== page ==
Kassandreia, in north-central Kassandra, has an off-season population of about 3,000, which swells to about 25,000 during the summer. Founded in the 16th century, it's the principal town of the peninsula. Until 1955 it was known as Valta ("valtos" means "swamp"), a not very attractive name despite its descriptive charms. The name was changed to Kassandreia in honor of the nearby ancient town founded by Macedonian ruler Kassandros, or Cassander, in 316 BC, 20 km north, on the isthmus/entrance to the Kassandra peninsula at the present site of Nea Potidea.
Cassander, by the way, was married to Alexander the Great's sister Thessaloniki, after whom he re-named the settlement of Thermi, on the gulf of the same name, and which eventually grew to become Greece's second city. People in Kassandreia work in agriculture, tourism, and small business.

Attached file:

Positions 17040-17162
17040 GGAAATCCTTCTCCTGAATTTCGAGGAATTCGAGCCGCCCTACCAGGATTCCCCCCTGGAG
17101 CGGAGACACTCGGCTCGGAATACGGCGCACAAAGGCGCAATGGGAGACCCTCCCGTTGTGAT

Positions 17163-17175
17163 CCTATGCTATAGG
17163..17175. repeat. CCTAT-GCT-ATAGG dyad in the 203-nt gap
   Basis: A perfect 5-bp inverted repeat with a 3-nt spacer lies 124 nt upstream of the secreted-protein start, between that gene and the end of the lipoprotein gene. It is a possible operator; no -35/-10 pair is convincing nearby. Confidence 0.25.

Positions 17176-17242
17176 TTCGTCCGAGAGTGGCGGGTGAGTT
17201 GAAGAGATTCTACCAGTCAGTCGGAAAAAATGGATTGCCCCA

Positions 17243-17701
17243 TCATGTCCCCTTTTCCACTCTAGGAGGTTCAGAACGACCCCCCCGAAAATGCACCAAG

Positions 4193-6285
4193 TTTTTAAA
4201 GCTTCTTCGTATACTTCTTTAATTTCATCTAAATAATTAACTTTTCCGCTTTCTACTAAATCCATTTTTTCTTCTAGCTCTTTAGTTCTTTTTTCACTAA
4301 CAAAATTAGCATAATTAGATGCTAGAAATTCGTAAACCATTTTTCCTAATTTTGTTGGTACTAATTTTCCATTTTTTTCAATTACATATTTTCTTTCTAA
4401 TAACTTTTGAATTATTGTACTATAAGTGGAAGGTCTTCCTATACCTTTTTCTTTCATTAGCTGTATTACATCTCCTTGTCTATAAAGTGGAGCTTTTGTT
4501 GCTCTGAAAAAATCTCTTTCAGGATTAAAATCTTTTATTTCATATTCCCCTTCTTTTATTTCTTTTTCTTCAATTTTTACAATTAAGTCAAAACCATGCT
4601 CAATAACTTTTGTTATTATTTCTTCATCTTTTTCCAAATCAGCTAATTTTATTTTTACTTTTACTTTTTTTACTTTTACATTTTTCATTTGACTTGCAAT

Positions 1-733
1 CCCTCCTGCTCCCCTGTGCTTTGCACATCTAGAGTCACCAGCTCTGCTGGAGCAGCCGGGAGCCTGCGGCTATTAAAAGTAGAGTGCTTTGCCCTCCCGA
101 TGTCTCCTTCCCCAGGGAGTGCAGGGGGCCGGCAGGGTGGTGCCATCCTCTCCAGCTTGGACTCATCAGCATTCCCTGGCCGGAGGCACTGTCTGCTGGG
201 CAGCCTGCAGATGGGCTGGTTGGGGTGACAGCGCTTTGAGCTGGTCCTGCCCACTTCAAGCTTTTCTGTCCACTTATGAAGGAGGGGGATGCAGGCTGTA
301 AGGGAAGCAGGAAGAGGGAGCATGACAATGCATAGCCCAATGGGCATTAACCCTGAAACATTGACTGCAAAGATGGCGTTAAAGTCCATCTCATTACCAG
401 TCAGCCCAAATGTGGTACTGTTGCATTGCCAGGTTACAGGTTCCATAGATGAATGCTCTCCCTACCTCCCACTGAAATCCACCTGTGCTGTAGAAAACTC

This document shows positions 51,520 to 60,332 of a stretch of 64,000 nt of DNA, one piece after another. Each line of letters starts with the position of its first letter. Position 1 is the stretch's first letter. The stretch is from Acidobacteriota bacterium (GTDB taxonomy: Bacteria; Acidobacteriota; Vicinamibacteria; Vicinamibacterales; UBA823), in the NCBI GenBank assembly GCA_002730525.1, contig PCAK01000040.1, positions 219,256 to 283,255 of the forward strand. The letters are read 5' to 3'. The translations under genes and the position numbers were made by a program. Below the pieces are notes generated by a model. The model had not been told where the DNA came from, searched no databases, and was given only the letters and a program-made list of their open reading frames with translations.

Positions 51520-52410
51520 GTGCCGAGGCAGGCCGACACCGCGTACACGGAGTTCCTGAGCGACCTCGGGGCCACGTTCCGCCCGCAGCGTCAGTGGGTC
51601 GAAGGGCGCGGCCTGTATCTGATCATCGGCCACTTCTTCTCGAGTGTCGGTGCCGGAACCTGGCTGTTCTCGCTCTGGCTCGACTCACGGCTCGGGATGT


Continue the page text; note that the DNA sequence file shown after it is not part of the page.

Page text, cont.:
Kassandreia suffered lost during the 1821 "Kassandra Holocaust" at the hands of the Ottoman Turks, and supplied a number of significant actors on the Greek side.
Kassandreia has a beautiful location, among the hills and forests of Kassandra. It is also almost exactly halfway between the beaches of Kallithea on the east, and Siviri on the west, both of which are about 2.6km from Kassandreia, with regular bus service to both places.
Kassandreia has some very nice older buildings, like the stone city hall, and its main churches. Birth of the Virgin, and Saint Athanasiou, dating from the 1850's. They also laid the foundation for a large church dedicated to St. Chystodoulos, a native Kassandran, in 2008.